War Dogs Review

War Dogs (Review) starring Jonah Hill and Miles Teller
(Photo: Warner Bros. )

Short Version: War Dogs is a fun way to wind down the summer movie season.

War Dogs takes us into the real-life mid-00s story of David Packouz (Miles Teller), a twenty-something Miami boy watching life pass him by as he struggles as a massage therapist for the wealthy/aspiring entrepreneur. David's professional limbo comes to an end when he reconnects with his adolescent buddy Efraim Diveroli (Jonah Hill), a brash, crass, shifty purveyor of the most lucrative commodity in W. Bush-era America: guns.

Efraim quickly takes David under his wing and tantalizes him with the lures of money, wild times, and the freedom to be his own boss; but that luster is shattered when David's girlfriend Iz (Ana de Armas) gets pregnant. With real-world responsibilities on his shoulders, David pushes even deeper into Efraim's world, soon finding himself doing actual gun-running in the deadliest zones of the Iraq War. When greater danger brings only greater reward and reputation, Efraim and David set their sights on the biggest white wale there is: a multi-million-dollar contract with the US government. But with that big of a deal on the table, and sharks like arms dealer Hery Girard (Bradley Cooper) circling, Efraim and David soon discover just how little of fish they are, in the great big violent ocean of the war industry.

Jonah Hill and Miles Teller Star in Todd Phillips War Dogs
(Photo: Warner Bros. )

As a snippet of history brought to us by The Hangover director Todd Phillips, War Dogs manages to entertain as both a comedy and biopic, while simultaneously sacrificing the ability to push a bit further in order to truly be great at either. It's an interesting to film to watch, but tonally uneven and a bit unfocused in intent; yet, scene to scene it's witty and funny enough to distract from its narrative shortcomings.

On the directorial front, War Dogs is the most ambitious and accomplished directorial effort Phillips has shown. It employs every technique and stylistic flare he's perfected in the last ten years of directing some great cinematic comedies (The Hangover, Old School), and marries them to some new techniques that could arguably stand toe-to-toe with big directors like Michael Bay or Ridley Scott. That's all to say: Phillips seems to have evolved as a director in his three years since the last Hangover effort, and it's a welcome growth; War Dogs looks gorgeous (Phillips's go-to cinematographer Lawrence Sher has perfected that crisp saturated color) and it plays slickly with little drag... until the ending, that is.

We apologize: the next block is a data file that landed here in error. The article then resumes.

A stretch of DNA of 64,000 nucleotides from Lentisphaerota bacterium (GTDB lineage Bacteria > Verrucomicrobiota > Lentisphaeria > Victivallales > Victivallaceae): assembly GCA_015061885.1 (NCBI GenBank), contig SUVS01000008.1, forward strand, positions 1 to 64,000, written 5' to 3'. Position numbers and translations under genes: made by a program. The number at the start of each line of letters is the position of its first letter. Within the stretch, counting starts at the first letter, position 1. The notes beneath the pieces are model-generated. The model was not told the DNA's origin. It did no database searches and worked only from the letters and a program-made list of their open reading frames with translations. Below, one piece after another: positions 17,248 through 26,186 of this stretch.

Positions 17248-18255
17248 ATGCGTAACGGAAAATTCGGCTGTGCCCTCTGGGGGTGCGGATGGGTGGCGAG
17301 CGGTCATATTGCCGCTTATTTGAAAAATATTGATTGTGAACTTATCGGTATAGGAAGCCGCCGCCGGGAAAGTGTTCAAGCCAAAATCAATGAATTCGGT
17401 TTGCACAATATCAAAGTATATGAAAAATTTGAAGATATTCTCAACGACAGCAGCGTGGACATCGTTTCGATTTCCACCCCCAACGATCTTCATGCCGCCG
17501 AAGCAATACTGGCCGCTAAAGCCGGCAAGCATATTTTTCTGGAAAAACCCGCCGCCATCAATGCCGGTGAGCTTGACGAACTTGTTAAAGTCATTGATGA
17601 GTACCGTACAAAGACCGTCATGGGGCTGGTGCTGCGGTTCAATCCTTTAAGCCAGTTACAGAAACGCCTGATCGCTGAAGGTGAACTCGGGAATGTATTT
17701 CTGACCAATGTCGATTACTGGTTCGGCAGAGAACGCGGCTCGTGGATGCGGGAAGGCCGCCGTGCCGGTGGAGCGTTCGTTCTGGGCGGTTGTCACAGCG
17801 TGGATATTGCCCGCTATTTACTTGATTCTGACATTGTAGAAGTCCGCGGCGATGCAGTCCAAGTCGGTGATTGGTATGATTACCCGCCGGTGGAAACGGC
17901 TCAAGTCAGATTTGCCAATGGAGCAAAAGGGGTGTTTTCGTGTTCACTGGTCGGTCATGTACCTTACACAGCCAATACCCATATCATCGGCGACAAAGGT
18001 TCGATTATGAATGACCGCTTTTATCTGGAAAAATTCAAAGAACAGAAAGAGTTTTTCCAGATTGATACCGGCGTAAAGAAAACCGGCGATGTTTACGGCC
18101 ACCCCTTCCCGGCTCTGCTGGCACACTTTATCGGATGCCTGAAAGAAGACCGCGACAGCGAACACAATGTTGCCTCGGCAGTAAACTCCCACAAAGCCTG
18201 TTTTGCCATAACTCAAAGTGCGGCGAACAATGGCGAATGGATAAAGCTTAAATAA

War Dogs Movie Images - Ana De Armas
(Photo: Warner Bros. )

Based on the Rolling Stone article "Arms and the Dudes", the War Dogs screenplay by Phillips, TV writer Jason Smilovic and first-timer Stephen Chin never finds a solid thematic line to carry us through the story. Like so many biopics, what we get is an episodic collection of highlighted moments, following the usual rise, fall, (rise again?) journey of pretty much anyone or anything worth making a biopic about. But thematically, tonally, the script seems to constantly grasp at several threads (greed, the absurdity of the war industry, the ideological and moral corruption of Bush-era American culture), but never pulls on them hard enough to successfully tie them together into a strong climatic finish.